Internet Explorer may cause delays in video playback and page loading. Upgrade to the Windows 10 Edge browser for optimal viewing experience.

Mob Mondays – Five True Mob Stories Behind The Godfather

On the final Mob Monday, The Godfather airs at 1:30/12:30c, followed by The Godfather: Part II at 5:30/4:30c and the finale of The Making of the Mob: New York at 10/9c.The Godfather franchise has always walked a fine line between fact and fiction, with ties to the mob even before the film made it to the big screen. Which real-life mobsters inspired the on-screen Mafiosos? Which of the movie’s deadly hits were ripped right from the mob’s own highlight reel? How did the mob try to shakedown The Godfather‘s production? Read on to find out:

1. Don Corleone was inspired by real-life mob boss Frank Costello.
Don Vito Corleone has similarities to several real-life mobsters, including Joe Profaci, who used his olive oil distributorship as a front for his illegal activities, and Carlo Gambino, who used a quiet, non-flashy style en route to power. But Corleone most closely resembles Frank Costello, known as “The Prime Minister” of the Mafia. Costello preferred to draw little attention to himself and the mob, choosing reason over violence whenever possible and using diplomacy and his extensive connections in politics and business to maintain power. In fact, Marlon Brando even based Corleone’s soft, raspy voice on Costello’s after he listened to tapes of Costello testifying to the Kefauver Committee on Organized Crime.

2. Casino mogul Moe Greene’s life and death mimics real-life mobster Bugsy Siegel’s.
In The Godfather, Moe Greene is credited with putting Las Vegas on the map. In reality, it was Jewish mobster Benjamin “Bugsy” Siegel, who built the Flamingo, now the oldest resort on the Las Vegas Strip. Like Greene, who was memorably shot in the eye for betraying the Corleone family, Siegel was shot in the head after he allegedly stole money from the mob to build his casino. And, just as the Corleones took over Greene’s gambling business, the day after Siegel was killed, the mob walked into the Flamingo and took over the operation.

3. Michael Corleone’s restaurant hit is similar to one of the most important hits in mob history.
In The Godfather, after meeting two of his father’s enemies in a restaurant to “settle” their dispute, Michael takes them out by shooting them with a gun he had planted in the bathroom. In 1931, Mafioso Charles “Lucky” Luciano met his boss, Joe Masseria, at an Italian restaurant. When he excused himself to go to the bathroom, hit men barged into the eatery, shot Masseria more than 20 times, and left.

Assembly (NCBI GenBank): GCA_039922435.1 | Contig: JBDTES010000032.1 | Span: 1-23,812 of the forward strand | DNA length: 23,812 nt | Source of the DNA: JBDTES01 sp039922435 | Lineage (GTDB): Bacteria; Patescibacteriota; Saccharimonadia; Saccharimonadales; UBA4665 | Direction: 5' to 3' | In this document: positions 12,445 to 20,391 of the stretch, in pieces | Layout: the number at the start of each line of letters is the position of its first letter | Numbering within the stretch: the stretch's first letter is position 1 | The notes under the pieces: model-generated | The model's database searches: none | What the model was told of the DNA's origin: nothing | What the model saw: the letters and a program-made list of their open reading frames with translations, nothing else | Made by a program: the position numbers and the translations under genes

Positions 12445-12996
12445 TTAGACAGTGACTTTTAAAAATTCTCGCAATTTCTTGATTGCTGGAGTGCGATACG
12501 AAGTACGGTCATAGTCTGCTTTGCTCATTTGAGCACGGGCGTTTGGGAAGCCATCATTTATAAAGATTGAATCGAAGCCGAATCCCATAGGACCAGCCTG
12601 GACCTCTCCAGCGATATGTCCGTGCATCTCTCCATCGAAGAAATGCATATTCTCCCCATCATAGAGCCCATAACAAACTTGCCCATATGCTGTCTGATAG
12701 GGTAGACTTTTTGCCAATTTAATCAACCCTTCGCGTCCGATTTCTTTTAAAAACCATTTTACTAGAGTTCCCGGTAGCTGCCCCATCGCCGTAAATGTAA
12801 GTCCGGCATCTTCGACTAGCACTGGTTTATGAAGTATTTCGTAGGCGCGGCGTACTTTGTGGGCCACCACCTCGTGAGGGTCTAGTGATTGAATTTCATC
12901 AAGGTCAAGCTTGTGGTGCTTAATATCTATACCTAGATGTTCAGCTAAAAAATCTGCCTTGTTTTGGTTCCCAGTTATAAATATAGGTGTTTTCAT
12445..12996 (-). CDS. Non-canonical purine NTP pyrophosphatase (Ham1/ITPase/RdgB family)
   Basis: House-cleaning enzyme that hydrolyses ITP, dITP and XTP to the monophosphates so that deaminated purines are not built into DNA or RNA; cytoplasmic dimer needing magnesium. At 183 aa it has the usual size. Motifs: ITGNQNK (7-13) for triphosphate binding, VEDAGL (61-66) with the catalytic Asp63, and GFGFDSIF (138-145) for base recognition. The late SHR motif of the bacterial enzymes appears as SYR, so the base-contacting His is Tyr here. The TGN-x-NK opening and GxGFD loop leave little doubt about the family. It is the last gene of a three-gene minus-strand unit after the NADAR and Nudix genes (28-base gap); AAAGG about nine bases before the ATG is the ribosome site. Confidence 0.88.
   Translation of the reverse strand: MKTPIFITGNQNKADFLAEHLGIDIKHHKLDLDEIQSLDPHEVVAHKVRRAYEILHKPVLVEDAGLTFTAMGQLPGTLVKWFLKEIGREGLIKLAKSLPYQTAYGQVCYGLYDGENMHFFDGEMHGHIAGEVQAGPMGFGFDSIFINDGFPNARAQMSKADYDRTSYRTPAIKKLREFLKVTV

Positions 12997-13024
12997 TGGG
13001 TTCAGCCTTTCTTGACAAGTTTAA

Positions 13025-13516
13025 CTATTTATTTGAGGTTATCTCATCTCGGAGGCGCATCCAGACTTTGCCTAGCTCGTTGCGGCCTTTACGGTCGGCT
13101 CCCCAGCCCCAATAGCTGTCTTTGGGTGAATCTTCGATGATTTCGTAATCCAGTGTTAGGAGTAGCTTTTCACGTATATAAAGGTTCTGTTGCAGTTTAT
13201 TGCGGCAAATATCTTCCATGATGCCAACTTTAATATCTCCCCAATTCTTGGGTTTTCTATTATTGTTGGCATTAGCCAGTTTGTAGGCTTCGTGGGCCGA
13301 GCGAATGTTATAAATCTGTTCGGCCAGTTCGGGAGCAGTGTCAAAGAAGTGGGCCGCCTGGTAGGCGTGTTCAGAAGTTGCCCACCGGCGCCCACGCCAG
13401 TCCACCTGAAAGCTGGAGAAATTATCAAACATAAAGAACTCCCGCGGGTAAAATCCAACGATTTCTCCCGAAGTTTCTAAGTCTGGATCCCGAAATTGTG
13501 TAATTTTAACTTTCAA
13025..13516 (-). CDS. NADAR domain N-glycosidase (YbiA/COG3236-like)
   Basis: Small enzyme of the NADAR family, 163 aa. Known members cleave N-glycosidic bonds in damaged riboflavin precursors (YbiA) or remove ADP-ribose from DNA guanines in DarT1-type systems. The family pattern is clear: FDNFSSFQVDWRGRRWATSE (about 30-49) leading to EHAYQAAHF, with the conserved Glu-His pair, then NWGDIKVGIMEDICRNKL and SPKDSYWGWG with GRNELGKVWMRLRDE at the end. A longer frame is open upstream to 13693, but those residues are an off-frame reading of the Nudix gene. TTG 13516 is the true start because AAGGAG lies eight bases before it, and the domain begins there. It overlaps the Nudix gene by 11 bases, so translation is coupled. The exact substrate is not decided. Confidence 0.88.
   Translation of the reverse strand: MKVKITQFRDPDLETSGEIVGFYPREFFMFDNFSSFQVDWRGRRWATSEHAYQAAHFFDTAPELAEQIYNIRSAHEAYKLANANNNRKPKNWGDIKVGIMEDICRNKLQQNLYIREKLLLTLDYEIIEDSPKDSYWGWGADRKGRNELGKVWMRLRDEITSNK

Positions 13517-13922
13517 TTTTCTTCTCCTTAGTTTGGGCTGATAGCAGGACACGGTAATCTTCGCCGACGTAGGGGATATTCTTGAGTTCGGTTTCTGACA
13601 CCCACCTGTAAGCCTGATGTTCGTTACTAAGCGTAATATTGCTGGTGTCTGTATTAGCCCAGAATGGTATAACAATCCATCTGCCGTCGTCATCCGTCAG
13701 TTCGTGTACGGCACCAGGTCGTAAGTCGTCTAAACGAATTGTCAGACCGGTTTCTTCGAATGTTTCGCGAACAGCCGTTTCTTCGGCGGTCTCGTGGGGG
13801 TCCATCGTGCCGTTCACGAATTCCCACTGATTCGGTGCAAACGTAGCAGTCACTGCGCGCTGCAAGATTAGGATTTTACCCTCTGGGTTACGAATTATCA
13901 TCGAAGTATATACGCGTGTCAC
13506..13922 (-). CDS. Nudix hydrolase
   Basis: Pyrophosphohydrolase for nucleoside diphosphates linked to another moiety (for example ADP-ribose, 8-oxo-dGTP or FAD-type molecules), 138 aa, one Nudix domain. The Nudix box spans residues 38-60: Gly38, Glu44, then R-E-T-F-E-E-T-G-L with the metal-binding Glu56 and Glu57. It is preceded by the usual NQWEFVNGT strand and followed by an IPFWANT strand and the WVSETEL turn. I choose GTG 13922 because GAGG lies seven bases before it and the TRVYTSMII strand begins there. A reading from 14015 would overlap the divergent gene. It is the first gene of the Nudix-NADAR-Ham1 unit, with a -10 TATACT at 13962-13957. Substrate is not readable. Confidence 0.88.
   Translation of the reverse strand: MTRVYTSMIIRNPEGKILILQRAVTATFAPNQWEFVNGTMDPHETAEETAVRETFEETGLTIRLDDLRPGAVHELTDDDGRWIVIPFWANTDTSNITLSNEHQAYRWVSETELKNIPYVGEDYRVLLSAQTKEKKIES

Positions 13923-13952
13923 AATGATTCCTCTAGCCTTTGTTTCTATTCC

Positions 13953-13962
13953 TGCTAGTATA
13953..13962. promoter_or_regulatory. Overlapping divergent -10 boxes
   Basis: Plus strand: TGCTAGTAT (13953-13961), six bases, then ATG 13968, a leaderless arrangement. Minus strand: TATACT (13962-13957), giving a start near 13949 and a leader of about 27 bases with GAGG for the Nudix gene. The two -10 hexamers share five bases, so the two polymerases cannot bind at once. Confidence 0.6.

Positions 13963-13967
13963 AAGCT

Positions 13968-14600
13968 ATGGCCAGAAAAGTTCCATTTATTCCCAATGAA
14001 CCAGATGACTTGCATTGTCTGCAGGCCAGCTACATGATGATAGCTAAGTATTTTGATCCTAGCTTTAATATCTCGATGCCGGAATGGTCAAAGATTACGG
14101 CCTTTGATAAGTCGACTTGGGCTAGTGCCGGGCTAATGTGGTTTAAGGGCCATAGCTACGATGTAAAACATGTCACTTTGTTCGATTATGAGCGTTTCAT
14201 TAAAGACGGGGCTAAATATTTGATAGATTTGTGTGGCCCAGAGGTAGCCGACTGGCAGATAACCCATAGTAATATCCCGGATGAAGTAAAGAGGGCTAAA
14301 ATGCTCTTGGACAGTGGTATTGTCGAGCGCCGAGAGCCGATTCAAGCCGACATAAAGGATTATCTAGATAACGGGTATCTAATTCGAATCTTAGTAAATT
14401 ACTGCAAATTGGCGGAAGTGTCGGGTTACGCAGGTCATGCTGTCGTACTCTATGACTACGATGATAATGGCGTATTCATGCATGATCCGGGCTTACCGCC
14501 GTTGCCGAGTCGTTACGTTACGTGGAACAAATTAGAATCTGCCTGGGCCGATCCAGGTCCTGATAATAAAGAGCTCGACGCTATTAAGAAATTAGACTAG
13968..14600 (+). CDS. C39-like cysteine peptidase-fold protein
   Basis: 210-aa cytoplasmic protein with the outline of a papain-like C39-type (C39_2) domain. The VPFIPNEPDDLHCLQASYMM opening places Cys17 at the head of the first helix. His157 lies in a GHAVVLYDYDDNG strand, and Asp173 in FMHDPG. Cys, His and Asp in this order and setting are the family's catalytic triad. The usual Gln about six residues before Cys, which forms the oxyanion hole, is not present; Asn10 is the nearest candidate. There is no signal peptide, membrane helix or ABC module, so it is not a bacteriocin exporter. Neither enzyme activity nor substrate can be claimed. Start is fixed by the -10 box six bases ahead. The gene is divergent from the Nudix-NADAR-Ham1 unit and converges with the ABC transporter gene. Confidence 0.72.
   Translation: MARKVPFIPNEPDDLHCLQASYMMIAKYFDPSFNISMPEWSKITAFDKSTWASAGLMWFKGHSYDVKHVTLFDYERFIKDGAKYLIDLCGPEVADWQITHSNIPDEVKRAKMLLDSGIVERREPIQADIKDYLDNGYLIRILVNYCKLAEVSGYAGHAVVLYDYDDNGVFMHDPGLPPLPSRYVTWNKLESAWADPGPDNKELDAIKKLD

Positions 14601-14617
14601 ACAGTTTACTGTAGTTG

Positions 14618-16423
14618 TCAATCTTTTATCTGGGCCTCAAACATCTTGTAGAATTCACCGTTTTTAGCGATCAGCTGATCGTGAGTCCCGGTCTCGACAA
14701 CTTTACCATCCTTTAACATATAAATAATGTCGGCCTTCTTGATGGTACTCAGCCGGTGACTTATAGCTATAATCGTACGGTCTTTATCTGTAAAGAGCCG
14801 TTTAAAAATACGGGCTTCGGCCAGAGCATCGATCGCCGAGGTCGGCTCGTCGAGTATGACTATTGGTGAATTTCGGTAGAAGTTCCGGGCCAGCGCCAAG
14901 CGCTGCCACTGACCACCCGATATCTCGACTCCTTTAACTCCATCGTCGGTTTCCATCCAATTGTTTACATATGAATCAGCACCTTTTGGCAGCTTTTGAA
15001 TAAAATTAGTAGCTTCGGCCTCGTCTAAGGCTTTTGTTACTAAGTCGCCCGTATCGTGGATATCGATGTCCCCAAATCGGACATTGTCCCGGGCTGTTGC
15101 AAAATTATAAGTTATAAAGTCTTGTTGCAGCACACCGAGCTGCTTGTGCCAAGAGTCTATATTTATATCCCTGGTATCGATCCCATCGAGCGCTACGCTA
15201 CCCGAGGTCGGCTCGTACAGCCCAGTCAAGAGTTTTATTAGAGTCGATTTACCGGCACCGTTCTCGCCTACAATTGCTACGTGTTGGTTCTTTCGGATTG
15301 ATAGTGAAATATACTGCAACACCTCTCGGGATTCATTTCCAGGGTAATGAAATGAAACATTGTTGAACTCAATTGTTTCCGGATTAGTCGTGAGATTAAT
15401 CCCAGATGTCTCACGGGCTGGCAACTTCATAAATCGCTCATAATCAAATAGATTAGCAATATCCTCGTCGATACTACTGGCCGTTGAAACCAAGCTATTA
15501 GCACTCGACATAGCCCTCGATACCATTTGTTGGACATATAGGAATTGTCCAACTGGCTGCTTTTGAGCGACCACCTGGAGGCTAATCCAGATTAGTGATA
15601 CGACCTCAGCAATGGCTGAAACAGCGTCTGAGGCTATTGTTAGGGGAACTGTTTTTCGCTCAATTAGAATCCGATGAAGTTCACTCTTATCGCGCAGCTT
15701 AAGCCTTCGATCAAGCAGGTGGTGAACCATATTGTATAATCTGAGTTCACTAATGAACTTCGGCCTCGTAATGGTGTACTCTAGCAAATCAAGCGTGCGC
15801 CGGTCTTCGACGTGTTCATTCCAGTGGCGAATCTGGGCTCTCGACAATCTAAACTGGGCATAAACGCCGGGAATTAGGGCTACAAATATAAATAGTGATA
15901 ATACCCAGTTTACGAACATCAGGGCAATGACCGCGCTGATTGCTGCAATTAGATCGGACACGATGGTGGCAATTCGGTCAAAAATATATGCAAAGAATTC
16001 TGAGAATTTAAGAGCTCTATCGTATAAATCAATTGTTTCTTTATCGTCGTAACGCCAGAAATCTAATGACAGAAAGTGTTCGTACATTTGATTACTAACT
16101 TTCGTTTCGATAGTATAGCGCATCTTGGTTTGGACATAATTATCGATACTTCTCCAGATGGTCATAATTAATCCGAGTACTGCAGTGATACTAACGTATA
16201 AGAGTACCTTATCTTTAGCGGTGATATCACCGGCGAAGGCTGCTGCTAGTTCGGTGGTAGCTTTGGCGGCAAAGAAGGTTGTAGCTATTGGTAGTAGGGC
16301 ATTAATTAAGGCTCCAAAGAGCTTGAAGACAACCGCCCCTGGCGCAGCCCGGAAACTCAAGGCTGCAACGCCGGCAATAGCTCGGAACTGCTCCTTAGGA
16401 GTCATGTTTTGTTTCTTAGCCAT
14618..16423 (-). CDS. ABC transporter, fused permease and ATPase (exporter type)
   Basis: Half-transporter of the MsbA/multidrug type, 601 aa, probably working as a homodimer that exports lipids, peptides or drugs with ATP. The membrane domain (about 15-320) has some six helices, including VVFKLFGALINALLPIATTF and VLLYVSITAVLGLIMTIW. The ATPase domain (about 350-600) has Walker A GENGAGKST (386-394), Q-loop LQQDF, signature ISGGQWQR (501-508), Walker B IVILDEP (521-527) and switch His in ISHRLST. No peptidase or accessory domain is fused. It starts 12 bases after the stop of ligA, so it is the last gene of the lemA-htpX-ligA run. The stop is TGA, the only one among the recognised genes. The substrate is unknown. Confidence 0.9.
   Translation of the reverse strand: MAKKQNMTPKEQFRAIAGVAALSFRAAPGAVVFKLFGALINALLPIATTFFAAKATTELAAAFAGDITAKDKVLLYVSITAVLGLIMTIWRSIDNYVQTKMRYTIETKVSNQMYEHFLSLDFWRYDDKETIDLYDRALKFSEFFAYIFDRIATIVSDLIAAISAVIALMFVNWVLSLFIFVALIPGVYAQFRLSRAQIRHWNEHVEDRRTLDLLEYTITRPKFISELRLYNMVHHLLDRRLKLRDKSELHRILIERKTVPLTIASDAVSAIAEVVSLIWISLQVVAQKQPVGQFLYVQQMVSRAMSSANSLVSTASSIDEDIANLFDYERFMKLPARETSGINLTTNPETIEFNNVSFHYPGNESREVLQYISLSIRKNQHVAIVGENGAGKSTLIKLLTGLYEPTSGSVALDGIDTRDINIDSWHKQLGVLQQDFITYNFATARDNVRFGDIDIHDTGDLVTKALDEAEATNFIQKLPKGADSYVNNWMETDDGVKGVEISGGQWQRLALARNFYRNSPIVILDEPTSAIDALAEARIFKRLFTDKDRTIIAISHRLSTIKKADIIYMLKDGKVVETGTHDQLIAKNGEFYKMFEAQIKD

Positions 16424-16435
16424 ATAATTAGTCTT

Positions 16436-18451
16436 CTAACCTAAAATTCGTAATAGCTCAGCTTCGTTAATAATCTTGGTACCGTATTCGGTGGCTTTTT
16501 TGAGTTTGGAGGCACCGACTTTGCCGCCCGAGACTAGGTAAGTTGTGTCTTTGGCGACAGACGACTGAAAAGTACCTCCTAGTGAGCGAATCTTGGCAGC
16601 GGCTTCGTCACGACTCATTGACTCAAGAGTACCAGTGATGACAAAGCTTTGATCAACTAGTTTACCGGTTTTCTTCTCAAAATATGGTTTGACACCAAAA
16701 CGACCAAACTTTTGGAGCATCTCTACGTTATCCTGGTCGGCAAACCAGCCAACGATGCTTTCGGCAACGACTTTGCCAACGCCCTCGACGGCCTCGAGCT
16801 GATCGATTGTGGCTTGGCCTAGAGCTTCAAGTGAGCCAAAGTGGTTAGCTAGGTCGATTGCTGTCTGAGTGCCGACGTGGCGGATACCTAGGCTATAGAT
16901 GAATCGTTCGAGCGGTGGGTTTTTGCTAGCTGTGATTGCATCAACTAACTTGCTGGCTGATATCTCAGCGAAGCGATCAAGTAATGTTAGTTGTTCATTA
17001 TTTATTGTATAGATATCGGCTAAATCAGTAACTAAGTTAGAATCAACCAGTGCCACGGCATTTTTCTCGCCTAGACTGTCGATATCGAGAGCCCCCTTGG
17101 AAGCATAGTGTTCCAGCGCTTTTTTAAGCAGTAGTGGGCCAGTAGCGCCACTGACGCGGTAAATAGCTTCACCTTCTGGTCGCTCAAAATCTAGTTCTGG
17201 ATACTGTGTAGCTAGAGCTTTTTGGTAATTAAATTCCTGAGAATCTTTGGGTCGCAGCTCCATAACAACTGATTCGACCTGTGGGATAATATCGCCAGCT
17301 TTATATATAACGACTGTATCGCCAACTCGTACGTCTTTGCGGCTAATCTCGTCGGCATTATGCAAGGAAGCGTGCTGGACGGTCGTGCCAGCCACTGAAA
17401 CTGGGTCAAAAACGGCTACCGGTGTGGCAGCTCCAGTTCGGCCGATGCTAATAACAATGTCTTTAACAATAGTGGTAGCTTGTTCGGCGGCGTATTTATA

4. Mobsters flee to Italy when the going gets rough.
In The Godfather, after the hit at the restaurant, Michael Corleone flees to Sicily, where he falls in love with and marries Apollonia Vitelli. Real mob boss Vito Genovese also ran off to Italy in order to escape the consequences of one of his murders, and only returned to the U.S. after charges were dropped. After being deported, Lucky Luciano moved to Italy as well, and while he never returned to the U.S., he continued to pull Mafia strings from abroad. While in Italy, Luciano fell in love with a woman 20 years his junior. Whether they ever officially got married or not has never been confirmed, but it is known that he stayed with her for 11 years, until her death in 1959.

5. The Mafia harassed The Godfather‘s execs Corleone-style to shut down production.
Perhaps the most blatant intersection of fact and fiction came when mob boss Joe Colombo and the New York Mafia rallied against the making of The Godfather. Some say it was because the mobsters were tired of seeing Italian-Americans cast in a bad light on film; others say it was because the mob didn’t want to deal with a Hollywood spotlight. Regardless, the mob started harassing the production team: producer Al Ruddy’s car was followed and broken into, and expensive equipment was stolen. The final straw came when Paramount executive Robert Evans received a phone call at his home, threatening his wife and newborn son. Al Ruddy called a meeting with Colombo himself to discuss terms, and Colombo said he would back off if the word “Mafia” was struck from the script — easy  to do, since the word only appeared in it once.

Don’t miss the Mob Mondays presentation of The Godfather, Monday, August 3 at 1:30/12:30c on AMC, followed by The Godfather: Part II at 5:30/4:30c. Then stay tuned for the finale of AMC’s docu-drama The Making of the Mob: New York at 10/9c to learn more true stories of the American Mafia. Get all the news and exclusives first. Sign up for the AMC Weekly.

Read More